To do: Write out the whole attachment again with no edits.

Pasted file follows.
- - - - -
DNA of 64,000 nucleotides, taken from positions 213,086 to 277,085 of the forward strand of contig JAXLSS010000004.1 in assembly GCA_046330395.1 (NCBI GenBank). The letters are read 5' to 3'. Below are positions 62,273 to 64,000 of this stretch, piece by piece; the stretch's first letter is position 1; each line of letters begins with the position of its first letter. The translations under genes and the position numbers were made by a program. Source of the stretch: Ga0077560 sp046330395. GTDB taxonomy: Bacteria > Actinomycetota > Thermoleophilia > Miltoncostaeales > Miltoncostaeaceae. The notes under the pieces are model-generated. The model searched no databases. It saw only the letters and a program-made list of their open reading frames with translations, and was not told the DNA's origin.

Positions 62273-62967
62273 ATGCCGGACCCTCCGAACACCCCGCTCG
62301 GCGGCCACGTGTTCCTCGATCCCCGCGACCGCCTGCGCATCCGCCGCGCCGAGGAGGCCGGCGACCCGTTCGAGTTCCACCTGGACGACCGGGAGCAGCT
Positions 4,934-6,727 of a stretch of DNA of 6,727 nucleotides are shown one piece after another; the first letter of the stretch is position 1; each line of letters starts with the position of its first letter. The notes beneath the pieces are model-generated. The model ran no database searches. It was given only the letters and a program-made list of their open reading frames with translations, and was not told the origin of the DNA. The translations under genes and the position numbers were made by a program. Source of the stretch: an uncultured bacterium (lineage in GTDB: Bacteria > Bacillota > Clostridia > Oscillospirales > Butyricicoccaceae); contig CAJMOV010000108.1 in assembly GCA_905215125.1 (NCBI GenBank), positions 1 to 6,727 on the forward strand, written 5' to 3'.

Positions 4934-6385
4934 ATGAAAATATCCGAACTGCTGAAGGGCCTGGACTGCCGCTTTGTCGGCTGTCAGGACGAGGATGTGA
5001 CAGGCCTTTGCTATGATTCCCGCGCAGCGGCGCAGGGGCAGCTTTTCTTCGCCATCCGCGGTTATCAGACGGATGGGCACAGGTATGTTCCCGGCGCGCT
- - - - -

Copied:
DNA of 64,000 nucleotides, taken from positions 213,086 to 277,085 of the forward strand of contig JAXLSS010000004.1 in assembly GCA_046330395.1 (NCBI GenBank). The letters are read 5' to 3'. Below are positions 62,273 to 64,000 of this stretch, piece by piece; the stretch's first letter is position 1; each line of letters begins with the position of its first letter. The translations under genes and the position numbers were made by a program. Source of the stretch: Ga0077560 sp046330395. GTDB taxonomy: Bacteria > Actinomycetota > Thermoleophilia > Miltoncostaeales > Miltoncostaeaceae. The notes under the pieces are model-generated. The model searched no databases. It saw only the letters and a program-made list of their open reading frames with translations, and was not told the DNA's origin.

Positions 62273-62967
62273 ATGCCGGACCCTCCGAACACCCCGCTCG
62301 GCGGCCACGTGTTCCTCGATCCCCGCGACCGCCTGCGCATCCGCCGCGCCGAGGAGGCCGGCGACCCGTTCGAGTTCCACCTGGACGACCGGGAGCAGCT
Positions 4,934-6,727 of a stretch of DNA of 6,727 nucleotides are shown one piece after another; the first letter of the stretch is position 1; each line of letters starts with the position of its first letter. The notes beneath the pieces are model-generated. The model ran no database searches. It was given only the letters and a program-made list of their open reading frames with translations, and was not told the origin of the DNA. The translations under genes and the position numbers were made by a program. Source of the stretch: an uncultured bacterium (lineage in GTDB: Bacteria > Bacillota > Clostridia > Oscillospirales > Butyricicoccaceae); contig CAJMOV010000108.1 in assembly GCA_905215125.1 (NCBI GenBank), positions 1 to 6,727 on the forward strand, written 5' to 3'.

Positions 4934-6385
4934 ATGAAAATATCCGAACTGCTGAAGGGCCTGGACTGCCGCTTTGTCGGCTGTCAGGACGAGGATGTGA
5001 CAGGCCTTTGCTATGATTCCCGCGCAGCGGCGCAGGGGCAGCTTTTCTTCGCCATCCGCGGTTATCAGACGGATGGGCACAGGTATGTTCCCGGCGCGCT